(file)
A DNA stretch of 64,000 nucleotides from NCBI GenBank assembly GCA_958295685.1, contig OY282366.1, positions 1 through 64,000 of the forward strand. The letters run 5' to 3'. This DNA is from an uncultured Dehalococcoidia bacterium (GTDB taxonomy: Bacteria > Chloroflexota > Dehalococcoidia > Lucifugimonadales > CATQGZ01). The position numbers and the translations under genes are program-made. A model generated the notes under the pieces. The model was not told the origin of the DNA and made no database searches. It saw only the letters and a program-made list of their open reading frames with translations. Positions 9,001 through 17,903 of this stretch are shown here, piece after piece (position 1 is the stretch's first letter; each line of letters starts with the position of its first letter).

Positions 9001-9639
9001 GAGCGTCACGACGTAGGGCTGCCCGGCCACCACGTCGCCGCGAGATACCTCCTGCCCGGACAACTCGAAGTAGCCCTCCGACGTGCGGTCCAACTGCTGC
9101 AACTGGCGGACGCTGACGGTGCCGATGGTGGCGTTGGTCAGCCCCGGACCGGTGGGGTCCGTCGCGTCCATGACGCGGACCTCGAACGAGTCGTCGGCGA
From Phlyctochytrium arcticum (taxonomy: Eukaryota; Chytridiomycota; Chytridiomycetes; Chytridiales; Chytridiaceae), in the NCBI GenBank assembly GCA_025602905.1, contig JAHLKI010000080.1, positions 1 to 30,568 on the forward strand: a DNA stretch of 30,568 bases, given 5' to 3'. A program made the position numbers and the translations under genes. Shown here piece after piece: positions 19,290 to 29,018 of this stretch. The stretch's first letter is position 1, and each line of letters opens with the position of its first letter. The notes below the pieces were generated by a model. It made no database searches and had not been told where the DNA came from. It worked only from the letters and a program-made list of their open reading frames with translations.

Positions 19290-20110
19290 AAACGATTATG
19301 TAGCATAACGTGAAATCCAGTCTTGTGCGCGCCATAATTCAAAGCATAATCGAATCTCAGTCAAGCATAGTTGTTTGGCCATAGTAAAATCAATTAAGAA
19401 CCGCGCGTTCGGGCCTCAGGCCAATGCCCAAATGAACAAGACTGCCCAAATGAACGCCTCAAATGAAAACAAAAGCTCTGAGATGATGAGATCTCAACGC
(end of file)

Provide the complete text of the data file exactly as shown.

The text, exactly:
A DNA stretch of 64,000 nucleotides from NCBI GenBank assembly GCA_958295685.1, contig OY282366.1, positions 1 through 64,000 of the forward strand. The letters run 5' to 3'. This DNA is from an uncultured Dehalococcoidia bacterium (GTDB taxonomy: Bacteria > Chloroflexota > Dehalococcoidia > Lucifugimonadales > CATQGZ01). The position numbers and the translations under genes are program-made. A model generated the notes under the pieces. The model was not told the origin of the DNA and made no database searches. It saw only the letters and a program-made list of their open reading frames with translations. Positions 9,001 through 17,903 of this stretch are shown here, piece after piece (position 1 is the stretch's first letter; each line of letters starts with the position of its first letter).

Positions 9001-9639
9001 GAGCGTCACGACGTAGGGCTGCCCGGCCACCACGTCGCCGCGAGATACCTCCTGCCCGGACAACTCGAAGTAGCCCTCCGACGTGCGGTCCAACTGCTGC
9101 AACTGGCGGACGCTGACGGTGCCGATGGTGGCGTTGGTCAGCCCCGGACCGGTGGGGTCCGTCGCGTCCATGACGCGGACCTCGAACGAGTCGTCGGCGA
From Phlyctochytrium arcticum (taxonomy: Eukaryota; Chytridiomycota; Chytridiomycetes; Chytridiales; Chytridiaceae), in the NCBI GenBank assembly GCA_025602905.1, contig JAHLKI010000080.1, positions 1 to 30,568 on the forward strand: a DNA stretch of 30,568 bases, given 5' to 3'. A program made the position numbers and the translations under genes. Shown here piece after piece: positions 19,290 to 29,018 of this stretch. The stretch's first letter is position 1, and each line of letters opens with the position of its first letter. The notes below the pieces were generated by a model. It made no database searches and had not been told where the DNA came from. It worked only from the letters and a program-made list of their open reading frames with translations.

Positions 19290-20110
19290 AAACGATTATG
19301 TAGCATAACGTGAAATCCAGTCTTGTGCGCGCCATAATTCAAAGCATAATCGAATCTCAGTCAAGCATAGTTGTTTGGCCATAGTAAAATCAATTAAGAA
19401 CCGCGCGTTCGGGCCTCAGGCCAATGCCCAAATGAACAAGACTGCCCAAATGAACGCCTCAAATGAAAACAAAAGCTCTGAGATGATGAGATCTCAACGC